31 October 2014
‘By thy Cross and Passion,
Good Lord, deliver us’
This morning in the Chapel of the Church of Ireland Theological Institute, we are using the modern-language version of the Litany in the Book of Common Prayer (2004) of the Church of Ireland.
The Litany has the advantages of both simplicity and of praying for everything, including those things we are likely to leave out of our prayers.
The Church of Ireland Directory is mistaken when it comes to the Psalms for this morning, and repeats yesterday’s appointed Psalms. But the appointed readings being used this morning (Psalm 90, Revelation 13: 1-10) are reminders that in the Calendar of the Church we are preparing for All Saints’ Day (1 November), All Souls’ Day (2 November), and Remembrance Sunday (9 November).
Of course many people who are celebrating Hallowe’en this evening will have no idea of how this day has deep roots in the Christian calendar. When he was Dean of Liverpool, Archbishop Justin Welby designed a service to appeal to a new generation that is not associated with church-going, and called it ‘Night of the Living Dead.’
It was an inventive, creative and appropriate title, for Hallowe’en ought not yo be about ghouls and ghosts but instead ought to be the evening of preparation for All Saints’ Day. Then, if we truly believe that those who have died in Christ are alive in him, an evening preparing for remembering all the saints would be appropriately a joyous night for celebrating and remembering the living dead.
Many of the verses in Psalm 90 which we are parying this morning are incorporated into the traditional biddings and prayers for Remembrance Day, and the reading from the Book of Revelation concludes with the verses:
Let anyone who has an ear listen:
If you are to be taken captive,
into captivity you go;
if you kill with the sword, with the sword you must be killed.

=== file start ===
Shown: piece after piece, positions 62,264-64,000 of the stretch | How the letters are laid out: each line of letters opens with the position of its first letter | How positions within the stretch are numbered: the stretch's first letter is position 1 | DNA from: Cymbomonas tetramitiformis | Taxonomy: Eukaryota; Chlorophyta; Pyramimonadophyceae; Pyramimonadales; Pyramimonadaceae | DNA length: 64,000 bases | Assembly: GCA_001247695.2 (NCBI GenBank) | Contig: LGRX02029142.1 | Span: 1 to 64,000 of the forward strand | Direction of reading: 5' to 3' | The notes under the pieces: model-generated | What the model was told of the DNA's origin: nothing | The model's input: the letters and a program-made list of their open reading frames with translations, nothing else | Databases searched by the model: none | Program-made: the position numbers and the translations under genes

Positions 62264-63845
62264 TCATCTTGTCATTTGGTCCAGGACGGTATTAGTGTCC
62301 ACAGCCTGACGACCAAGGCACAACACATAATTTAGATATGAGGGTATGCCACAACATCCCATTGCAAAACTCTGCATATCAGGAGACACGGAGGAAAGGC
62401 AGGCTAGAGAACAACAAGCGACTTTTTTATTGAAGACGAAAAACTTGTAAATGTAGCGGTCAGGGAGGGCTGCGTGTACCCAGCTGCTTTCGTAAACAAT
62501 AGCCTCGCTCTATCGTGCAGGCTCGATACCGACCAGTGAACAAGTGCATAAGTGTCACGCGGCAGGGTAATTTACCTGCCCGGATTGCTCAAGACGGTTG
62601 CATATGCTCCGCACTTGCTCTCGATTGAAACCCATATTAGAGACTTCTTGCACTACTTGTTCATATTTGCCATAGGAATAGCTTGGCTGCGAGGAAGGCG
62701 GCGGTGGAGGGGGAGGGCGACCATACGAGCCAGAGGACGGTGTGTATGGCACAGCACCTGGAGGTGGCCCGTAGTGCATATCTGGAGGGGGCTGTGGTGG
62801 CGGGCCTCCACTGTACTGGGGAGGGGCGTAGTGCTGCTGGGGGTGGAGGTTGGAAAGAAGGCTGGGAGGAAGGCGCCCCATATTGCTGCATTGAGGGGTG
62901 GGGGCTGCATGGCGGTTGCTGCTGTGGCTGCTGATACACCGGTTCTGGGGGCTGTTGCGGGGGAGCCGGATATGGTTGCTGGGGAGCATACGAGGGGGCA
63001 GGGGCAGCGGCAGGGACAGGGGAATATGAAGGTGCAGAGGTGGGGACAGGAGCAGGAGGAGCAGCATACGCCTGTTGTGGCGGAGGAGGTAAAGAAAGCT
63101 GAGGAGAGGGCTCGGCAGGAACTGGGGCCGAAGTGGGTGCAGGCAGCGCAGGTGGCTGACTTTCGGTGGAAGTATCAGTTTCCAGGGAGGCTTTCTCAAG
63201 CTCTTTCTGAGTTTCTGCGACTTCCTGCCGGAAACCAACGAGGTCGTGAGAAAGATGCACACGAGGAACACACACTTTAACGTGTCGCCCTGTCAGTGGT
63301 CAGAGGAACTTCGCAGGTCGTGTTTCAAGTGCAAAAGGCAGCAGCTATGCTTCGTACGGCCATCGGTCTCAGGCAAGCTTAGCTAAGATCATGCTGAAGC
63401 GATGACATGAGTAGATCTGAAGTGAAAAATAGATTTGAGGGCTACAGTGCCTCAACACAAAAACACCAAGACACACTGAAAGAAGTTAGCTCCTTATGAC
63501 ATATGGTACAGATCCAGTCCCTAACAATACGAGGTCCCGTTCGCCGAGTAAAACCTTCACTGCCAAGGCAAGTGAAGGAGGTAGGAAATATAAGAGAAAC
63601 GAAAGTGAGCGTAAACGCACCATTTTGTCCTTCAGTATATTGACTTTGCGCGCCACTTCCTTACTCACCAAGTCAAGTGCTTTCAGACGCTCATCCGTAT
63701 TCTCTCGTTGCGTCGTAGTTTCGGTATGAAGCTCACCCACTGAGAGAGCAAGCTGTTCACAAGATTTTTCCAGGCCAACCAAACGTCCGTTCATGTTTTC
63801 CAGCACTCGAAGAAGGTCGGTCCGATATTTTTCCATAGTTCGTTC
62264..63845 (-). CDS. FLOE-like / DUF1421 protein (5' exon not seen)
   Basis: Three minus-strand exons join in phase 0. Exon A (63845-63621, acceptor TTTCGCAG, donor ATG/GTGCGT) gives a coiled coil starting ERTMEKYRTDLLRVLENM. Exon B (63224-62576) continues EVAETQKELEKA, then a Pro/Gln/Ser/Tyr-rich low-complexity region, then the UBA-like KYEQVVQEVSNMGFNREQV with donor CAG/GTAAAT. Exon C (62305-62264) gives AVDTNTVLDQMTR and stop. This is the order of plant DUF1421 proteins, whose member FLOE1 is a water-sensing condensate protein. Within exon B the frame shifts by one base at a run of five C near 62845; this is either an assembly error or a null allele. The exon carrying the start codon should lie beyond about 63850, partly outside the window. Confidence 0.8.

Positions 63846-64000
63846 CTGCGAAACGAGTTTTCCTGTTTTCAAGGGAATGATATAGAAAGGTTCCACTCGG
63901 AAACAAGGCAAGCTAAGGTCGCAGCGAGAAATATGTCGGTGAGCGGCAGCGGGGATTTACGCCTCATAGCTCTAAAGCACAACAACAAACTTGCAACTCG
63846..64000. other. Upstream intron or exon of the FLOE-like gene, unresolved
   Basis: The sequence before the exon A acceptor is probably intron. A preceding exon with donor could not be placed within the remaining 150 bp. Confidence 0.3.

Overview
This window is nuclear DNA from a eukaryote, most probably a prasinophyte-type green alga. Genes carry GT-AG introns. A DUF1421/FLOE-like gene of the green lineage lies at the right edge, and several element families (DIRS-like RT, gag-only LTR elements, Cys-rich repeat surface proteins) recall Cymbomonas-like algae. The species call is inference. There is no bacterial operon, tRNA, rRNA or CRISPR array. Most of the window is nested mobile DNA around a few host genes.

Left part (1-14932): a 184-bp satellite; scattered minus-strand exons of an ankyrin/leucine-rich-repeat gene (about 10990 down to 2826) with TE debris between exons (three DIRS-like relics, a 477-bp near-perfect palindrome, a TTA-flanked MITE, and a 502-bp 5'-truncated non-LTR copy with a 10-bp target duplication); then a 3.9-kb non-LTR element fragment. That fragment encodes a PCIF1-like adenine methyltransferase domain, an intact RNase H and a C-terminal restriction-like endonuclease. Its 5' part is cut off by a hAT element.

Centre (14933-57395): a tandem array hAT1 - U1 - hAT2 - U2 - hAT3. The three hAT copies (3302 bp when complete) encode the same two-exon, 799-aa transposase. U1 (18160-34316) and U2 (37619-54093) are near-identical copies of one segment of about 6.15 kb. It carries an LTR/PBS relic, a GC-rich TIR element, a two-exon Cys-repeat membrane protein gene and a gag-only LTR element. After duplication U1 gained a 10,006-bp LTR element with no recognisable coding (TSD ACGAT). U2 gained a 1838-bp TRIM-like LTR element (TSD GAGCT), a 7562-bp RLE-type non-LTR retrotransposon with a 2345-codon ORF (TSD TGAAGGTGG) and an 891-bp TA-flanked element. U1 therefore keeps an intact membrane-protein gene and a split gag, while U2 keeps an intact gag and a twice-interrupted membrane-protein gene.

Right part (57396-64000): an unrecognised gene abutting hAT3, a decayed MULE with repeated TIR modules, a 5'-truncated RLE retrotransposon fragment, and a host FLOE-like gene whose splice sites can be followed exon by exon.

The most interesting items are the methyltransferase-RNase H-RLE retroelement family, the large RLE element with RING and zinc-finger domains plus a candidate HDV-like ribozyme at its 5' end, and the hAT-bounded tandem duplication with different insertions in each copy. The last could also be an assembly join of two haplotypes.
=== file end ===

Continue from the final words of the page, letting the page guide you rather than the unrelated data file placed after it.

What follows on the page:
Here is a call for the endurance and faith of the saints (Revelation 13: 9-10).
I am speaking tomorrow afternoon [1 November 2014] at the autumn conference of the Church of Ireland Historical Society in Christ Church Cathedral, Dublin, on ‘The Archbishops of Dublin and the Deanery of Penkridge: a mediaeval peculiar in the Diocese of Lichfield.’
In preparing my PowerPoint illustrations for this paper, I came across a photograph from Penkridge Church that I have used on the cover of the brochure for this morning’s service.
It is a carving on the end of a prayer desk and has a simple quotation from the traditional version of the Litany in the Book of Common Prayer.
The Collect of the Day:
who caused all holy Scriptures to be written for our learning:
Help us to hear them,
to read, mark, learn and inwardly digest them
that, through patience, and the comfort of your holy word,
we may embrace and for ever hold fast
the blessed hope of everlasting life,
which you have given us in our Saviour Jesus Christ.
The Collect (All Saints’ Day):
you have knit together your elect
in one communion and fellowship
in the mystical body of your Son Christ our Lord:
Grant us grace so to follow your blessed saints
in all virtuous and godly living
that we may come to those inexpressible joys
that you have prepared for those who truly love you;
through Jesus Christ our Lord.
The Collect (All Souls’ Day, Common Worship):
Eternal God, our maker and redeemer,
grant us, with all the faithful departed,
the sure benefits of your Son’s saving passion
and glorious resurrection
that, in the last day,
when you gather up all things in Christ,
we may with them enjoy the fullness of your promises;
through Jesus Christ your Son our Lord,
who is alive and reigns with you,
in the unity of the Holy Spirit,
one God, now and for ever.